If you’re an international student starting your study abroad journey, you might be curious about potential cultural differences and what adapting to a new culture might be like. Experiencing cultural differences can help you to understand other cultures and develop a valuable, global outlook. However, adjusting to a new culture won’t happen overnight, which is why we’ve put together our top four tips for making this transition a smooth one for you.
1. Reduce Stress
Adjusting to a new culture while studying abroad can be stressful at times. Exercising is a great way to stimulate the release of dopamine which can help to reduce stress. Hitting the gym, practicing yoga, or joining one of your school’s intramural teams are all effective outlets to relieve stress.
You can also join a student club on campus or discover new hobbies that encourage socializing with others. According to MentalHelp.net, socialization helps combat stress as it “increases a hormone that decreases anxiety levels and makes us feel more confident in our ability to cope with stressors.” Many academic institutions are gradually returning to in-person recreational sports leagues and clubs, so be sure to check out your school’s website.
You can also consider implementing the following tips into your daily routine to help reduce stress:
- Follow online workout routines on YouTube
- Join student clubs online (many schools have moved these groups to platforms like Facebook)
- Listen to music
- Learn how to cook new meals by watching online tutorials
2. Keep an Open-Mind
Never underestimate the power of perspective. When interacting with people in your new host country, ensure you keep an open mind. Consider how their culture and background influence their behaviour. This is critical when integrating yourself into a new environment. It allows you to put yourself in their shoes and gain perspective on things that may not initially make sense to you. Moving to a new country and adapting to a new culture doesn’t mean you have to alter your customs and values. But just as you want your classmates to understand and embrace your differences, you should aim to do the same.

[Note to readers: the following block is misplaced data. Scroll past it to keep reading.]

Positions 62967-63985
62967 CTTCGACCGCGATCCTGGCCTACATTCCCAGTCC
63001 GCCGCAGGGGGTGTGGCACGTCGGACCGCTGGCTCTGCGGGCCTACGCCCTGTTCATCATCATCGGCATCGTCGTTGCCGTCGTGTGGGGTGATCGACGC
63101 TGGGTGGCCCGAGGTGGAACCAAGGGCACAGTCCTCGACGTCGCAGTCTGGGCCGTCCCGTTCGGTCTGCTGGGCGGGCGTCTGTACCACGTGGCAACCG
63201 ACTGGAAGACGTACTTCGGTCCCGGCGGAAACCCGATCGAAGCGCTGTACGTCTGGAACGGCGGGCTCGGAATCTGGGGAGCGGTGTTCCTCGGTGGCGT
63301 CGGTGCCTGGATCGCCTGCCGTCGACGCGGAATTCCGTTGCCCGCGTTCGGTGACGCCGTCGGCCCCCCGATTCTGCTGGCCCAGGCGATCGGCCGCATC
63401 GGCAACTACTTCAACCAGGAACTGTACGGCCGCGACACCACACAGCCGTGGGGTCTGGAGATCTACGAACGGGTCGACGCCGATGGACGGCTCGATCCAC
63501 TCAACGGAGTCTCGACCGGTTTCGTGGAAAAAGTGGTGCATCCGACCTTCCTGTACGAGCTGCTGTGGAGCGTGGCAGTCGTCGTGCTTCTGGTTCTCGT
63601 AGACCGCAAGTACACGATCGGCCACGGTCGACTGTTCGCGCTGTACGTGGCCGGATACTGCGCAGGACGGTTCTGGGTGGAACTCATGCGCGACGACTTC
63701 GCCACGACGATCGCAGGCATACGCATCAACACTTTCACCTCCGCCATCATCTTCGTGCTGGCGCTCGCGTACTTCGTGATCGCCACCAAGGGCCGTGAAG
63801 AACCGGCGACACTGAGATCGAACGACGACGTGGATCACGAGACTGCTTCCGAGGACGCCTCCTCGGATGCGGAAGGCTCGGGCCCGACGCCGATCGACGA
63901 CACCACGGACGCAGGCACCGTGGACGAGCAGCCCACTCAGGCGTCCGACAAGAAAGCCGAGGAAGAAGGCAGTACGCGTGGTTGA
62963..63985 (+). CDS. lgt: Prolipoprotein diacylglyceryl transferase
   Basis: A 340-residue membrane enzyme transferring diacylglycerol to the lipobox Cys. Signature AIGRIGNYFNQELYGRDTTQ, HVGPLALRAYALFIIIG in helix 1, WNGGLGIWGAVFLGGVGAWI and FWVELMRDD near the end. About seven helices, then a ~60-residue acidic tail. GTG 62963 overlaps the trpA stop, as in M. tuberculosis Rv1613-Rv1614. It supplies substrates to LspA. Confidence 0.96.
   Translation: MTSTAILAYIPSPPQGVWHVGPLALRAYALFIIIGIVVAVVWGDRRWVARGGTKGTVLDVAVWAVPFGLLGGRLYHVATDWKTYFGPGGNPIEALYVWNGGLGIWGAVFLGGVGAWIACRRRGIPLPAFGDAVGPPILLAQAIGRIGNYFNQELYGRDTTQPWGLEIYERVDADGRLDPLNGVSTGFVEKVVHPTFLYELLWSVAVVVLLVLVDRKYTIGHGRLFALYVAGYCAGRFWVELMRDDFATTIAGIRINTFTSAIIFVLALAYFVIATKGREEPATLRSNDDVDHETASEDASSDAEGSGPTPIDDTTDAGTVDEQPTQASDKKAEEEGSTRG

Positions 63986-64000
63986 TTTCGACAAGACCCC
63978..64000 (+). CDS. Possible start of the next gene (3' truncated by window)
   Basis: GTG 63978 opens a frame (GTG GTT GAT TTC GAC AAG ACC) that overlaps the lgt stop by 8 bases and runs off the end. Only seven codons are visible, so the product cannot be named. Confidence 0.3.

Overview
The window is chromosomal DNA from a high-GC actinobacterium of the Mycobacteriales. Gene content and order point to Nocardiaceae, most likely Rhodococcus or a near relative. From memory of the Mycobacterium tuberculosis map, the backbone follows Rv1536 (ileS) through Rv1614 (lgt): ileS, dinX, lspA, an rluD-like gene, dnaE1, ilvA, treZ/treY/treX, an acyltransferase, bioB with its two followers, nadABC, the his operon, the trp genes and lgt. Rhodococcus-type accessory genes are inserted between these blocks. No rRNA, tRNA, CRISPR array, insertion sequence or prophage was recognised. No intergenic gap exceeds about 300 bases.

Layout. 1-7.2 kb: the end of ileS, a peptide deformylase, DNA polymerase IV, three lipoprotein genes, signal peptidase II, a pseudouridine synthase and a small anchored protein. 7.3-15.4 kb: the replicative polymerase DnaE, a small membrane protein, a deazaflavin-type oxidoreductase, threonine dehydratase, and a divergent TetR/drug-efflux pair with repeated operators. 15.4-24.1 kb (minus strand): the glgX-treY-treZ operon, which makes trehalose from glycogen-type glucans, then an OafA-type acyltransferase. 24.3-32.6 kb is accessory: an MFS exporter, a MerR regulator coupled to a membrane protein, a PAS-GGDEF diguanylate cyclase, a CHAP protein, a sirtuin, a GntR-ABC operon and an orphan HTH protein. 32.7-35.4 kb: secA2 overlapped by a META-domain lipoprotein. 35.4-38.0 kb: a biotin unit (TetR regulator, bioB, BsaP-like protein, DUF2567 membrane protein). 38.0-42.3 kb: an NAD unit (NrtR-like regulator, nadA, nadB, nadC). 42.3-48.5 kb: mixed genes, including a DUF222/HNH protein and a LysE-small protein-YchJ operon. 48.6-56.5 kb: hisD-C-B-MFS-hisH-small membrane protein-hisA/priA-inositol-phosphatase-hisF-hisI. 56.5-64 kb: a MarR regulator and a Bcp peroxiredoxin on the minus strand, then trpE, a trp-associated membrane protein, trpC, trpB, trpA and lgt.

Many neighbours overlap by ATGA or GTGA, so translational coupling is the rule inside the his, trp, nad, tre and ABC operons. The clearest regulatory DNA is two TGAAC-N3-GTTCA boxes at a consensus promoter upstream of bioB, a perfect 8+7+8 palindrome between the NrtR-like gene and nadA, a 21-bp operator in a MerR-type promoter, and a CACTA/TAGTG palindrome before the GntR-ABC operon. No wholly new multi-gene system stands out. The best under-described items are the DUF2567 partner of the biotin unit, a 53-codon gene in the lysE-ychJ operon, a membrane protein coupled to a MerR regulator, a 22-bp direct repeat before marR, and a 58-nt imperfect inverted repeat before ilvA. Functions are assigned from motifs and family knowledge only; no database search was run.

3. Be Curious and Ask Questions
When adapting to a new culture, it’s natural that you will have many questions and be curious about your surroundings. Whether you want to know where the best hiking spots and breakfast joints are, or you’re wondering what a particular phrase means—don’t be shy about asking questions or seeking help when you need it. You’ll find that people are eager to share their knowledge with others.
Tip: Making yourself understood and understanding others in a new language often requires clarification, repeating, and rephrasing.
4. Seek Support from Other International Students
During your study abroad journey, you’ll be surrounded by other international students who might also be sharing similar experiences as they adjust to a new culture. Chatting about the local culture and ways to adjust to it can help you better understand your new country and its residents.
Many universities and colleges offer mentoring programs that match upper-year international students with first-year students from the same country. This allows the incoming student to learn about their host country’s culture, ask questions, and meet new friends. Most colleges and universities also offer international student clubs. These clubs typically host a number of gatherings both in person and virtually throughout the school year, allowing international students to form a community.
Check your school resources to see if it offers one of these programs or clubs.
Adjusting to a new culture is an ongoing process that requires time. Be patient during this journey, and don’t be too critical of yourself. Incorporating these tips will help you adjust to your new culture and ensure a positive start to your study abroad experience.